Massachusetts Mayhem

Salem Witch Trials By Grace Schroeder

The Start

The Salem, Massachusetts witch trials are a well known historic event in American history. Many people know about it, but not everyone knows the whole story. The hysteria first began when two girls played with a woman named Tituba. She originally came from Barbados and although playing and sharing stories about magic (from her native culture) were highly unethical in the Catholic community they had in Salem, she did those things with the girls anyway. Later on in that year a church was shocked with a surprise of a mass amount of girls including the two beginning to scream, twitch, and bark like dogs right in the middle of it. Caught in confusion, the towns people yelled at at the girls asking them who was doing this to them. After a long time, the girls managed to cough, scream, and tell names of women in Salem. One of them happened to be Tituba. This began the long unnerving havoc that took place in Salem ending more than 20 lives.

Figuring the Worst

Reasons why the people of Salem did not like witches is because of their religion. Being Puritans, people who worshiped the devil were not good in their eyes. Witches were believed to hurt people in order to be loyal to Satan. In order to keep their community out of danger, the hysteria started.

The Accused

After the church incident, the townspeople tracked down and persecuted the people that the girls accused. Although it is unknown why the girls and certain other members of the community tried accusing innocent people of witchcraft. Most people were scared and just acted out of context. The economy of the area would give a explanation why they had reasons to accuse. The weather got colder, so worryingly the people of Salem thought Witches were to blame. They didn't have the technology to realized the weather was making people sick and killing crops. Many people used witnesses and the unknown outcomes of bad weather to accuse and bring so called witches to trial.

The way out

Even if you were unlucky enough to be falsely stated as a witch, there were ways to prove your innocence. One way included reciting the Lord's prayer. If you recited the prayer without a mistake, you were not a devil worshiper. That would mean you are not a witch. Many other ways were harsher than that. The scales test and the sinking test were options that you most likely would die before they proved you not guilty. A lot of ways out of being accused as a witch ended in death.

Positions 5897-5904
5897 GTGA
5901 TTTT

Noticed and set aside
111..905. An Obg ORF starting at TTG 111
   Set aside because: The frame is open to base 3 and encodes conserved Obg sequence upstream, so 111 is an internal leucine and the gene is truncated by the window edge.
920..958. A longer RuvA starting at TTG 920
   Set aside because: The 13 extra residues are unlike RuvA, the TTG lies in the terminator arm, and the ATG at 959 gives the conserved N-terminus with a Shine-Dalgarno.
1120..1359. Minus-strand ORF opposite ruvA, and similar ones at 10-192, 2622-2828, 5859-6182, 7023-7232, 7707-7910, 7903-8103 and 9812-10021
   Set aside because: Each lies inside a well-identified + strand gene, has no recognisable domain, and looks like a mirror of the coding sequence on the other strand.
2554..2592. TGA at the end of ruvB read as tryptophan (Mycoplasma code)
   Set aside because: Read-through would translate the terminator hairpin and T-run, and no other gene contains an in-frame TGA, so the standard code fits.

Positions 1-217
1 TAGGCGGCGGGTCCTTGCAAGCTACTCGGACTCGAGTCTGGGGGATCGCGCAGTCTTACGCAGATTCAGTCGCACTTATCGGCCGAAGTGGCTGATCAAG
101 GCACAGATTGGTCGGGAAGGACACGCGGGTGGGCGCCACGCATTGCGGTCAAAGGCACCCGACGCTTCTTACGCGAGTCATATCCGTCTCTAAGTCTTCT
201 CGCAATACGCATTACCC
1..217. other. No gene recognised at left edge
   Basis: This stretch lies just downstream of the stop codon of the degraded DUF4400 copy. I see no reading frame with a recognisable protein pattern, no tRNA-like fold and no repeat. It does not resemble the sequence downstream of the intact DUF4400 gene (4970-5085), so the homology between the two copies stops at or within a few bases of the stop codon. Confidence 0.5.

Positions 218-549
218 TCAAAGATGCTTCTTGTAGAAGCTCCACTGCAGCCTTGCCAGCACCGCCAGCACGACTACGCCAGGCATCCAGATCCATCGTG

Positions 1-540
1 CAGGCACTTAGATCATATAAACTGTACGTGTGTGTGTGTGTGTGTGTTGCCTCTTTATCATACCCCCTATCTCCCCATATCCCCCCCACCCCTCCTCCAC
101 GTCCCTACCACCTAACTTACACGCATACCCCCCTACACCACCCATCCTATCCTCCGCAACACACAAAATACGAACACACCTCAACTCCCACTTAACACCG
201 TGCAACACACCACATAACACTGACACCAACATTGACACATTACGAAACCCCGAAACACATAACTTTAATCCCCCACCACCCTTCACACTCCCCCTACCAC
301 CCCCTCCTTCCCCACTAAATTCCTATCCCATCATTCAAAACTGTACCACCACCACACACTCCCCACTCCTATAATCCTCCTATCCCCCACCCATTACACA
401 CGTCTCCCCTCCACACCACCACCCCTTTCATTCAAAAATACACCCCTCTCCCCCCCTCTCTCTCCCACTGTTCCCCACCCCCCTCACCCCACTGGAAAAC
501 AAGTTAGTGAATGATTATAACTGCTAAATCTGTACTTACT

The end

Many people were executed by hanging, getting crushed, and many more torturous ends. Some people even died in jail after the trials stopped. The trials lasted from winter of 1961 - October 1962

The Trails

Fallen "Witches"

No victims are listed that died in jail after the trials ended.

  • Bridget Bishop
  • Sarah Good
  • Elizabeth Howe
  • Susanna Martin
  • Rebecca Nurse
  • Sarah Wild
  • George Burroghs
  • Martha Carrier
  • George Jacobs
  • John Proctor
  • John Willard
  • Martha Corey
  • Mary Easty
  • Alice Parker
  • Mary Parker
  • Ann Pudeater
  • Margaret Scott
  • Wilmot Reed
  • Samuel Wardwell
  • Giles Cory


"You're a liar! I'm no more a witch than you are a wizard! If you take my life away, God will give you blood to drink!" -Sarah Good


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"TubeChop - Salem Witch Trials: The Story of the Witch Hunt (05:36)." TubeChop. N.p., n.d. Web. 18 Nov. 2013.

"The Salem Witchcraft Trials of 1692." The Salem Witchcraft Trials of 1692. N.p., n.d. Web. 18 Nov. 2013.

"" Smithsonian Magazine. N.p., n.d. Web. 18 Nov. 2013.